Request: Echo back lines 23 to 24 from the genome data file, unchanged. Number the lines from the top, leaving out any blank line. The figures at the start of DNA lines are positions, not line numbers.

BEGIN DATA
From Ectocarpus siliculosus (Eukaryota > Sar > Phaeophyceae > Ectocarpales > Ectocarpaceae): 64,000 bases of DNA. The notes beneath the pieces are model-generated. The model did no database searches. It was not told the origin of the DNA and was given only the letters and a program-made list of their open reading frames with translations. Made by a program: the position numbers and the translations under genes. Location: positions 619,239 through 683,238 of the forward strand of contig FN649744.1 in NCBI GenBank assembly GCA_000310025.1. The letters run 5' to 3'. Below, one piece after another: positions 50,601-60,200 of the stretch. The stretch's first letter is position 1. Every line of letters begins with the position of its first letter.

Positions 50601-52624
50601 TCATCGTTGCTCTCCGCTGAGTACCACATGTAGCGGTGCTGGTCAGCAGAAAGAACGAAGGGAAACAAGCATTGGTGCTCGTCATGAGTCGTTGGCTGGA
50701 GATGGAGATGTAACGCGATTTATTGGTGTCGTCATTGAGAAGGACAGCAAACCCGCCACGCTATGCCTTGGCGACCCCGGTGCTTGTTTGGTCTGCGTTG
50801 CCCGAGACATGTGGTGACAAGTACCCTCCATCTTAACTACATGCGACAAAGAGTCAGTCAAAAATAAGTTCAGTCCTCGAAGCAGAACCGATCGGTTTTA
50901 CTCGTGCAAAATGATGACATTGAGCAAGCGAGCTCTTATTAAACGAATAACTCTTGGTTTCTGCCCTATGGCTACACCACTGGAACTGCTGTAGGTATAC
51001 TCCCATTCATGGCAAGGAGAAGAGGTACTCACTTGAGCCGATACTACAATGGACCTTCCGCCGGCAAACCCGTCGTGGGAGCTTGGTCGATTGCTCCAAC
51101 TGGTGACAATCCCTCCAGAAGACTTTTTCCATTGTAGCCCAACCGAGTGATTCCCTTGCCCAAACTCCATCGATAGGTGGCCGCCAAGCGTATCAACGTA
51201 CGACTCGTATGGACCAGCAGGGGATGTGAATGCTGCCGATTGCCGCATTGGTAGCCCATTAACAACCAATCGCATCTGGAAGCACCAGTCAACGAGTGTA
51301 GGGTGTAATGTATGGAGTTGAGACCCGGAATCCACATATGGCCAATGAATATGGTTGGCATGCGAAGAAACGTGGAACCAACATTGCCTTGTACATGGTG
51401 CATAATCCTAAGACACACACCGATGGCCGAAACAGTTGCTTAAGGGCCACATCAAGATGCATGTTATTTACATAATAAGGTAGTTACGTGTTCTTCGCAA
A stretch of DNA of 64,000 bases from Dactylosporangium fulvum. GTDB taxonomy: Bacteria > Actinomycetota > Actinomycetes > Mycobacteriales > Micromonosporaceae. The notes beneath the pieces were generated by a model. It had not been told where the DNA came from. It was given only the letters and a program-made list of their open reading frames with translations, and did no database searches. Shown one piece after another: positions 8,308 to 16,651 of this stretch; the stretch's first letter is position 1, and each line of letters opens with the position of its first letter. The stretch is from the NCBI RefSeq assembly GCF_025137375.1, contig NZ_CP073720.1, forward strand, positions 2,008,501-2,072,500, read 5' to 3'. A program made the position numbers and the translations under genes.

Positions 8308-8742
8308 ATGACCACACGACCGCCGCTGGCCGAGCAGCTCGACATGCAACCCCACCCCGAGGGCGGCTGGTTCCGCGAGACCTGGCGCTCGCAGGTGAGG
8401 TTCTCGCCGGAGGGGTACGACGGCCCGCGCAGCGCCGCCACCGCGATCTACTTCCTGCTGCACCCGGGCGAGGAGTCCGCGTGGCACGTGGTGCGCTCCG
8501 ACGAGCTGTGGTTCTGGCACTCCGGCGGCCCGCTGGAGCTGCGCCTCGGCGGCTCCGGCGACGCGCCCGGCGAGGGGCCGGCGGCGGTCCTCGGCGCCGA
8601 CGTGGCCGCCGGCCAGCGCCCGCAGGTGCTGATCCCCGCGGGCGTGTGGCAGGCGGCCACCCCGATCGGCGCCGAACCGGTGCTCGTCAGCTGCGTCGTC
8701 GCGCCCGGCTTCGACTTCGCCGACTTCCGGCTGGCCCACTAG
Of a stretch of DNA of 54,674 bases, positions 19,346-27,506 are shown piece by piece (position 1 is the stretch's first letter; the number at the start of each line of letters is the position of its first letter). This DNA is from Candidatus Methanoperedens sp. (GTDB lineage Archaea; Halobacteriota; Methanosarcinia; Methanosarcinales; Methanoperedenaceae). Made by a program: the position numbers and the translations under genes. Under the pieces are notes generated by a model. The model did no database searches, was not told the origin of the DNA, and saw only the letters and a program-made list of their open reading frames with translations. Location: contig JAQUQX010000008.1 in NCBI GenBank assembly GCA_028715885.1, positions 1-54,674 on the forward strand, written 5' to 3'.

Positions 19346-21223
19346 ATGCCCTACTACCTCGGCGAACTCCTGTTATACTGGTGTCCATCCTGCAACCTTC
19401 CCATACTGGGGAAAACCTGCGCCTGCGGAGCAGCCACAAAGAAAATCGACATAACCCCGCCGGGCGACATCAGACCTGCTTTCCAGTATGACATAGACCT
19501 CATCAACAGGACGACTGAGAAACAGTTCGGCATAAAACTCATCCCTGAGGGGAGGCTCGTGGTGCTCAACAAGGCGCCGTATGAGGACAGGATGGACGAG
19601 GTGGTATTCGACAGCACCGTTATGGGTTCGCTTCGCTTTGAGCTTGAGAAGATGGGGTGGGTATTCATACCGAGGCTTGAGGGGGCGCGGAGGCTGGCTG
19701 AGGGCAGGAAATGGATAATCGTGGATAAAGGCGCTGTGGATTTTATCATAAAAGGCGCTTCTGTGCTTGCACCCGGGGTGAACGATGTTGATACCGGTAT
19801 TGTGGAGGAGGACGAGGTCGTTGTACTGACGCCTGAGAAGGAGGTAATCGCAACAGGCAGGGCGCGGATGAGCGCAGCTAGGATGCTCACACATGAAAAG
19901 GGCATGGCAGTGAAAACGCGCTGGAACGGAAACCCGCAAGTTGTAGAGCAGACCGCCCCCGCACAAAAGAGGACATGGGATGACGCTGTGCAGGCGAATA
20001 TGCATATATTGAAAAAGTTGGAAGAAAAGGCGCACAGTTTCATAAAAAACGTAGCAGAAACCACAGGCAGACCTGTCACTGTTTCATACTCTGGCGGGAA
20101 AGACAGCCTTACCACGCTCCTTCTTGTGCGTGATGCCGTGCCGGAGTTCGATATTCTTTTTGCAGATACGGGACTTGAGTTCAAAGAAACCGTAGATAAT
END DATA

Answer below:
19501 CATCAACAGGACGACTGAGAAACAGTTCGGCATAAAACTCATCCCTGAGGGGAGGCTCGTGGTGCTCAACAAGGCGCCGTATGAGGACAGGATGGACGAG
19601 GTGGTATTCGACAGCACCGTTATGGGTTCGCTTCGCTTTGAGCTTGAGAAGATGGGGTGGGTATTCATACCGAGGCTTGAGGGGGCGCGGAGGCTGGCTG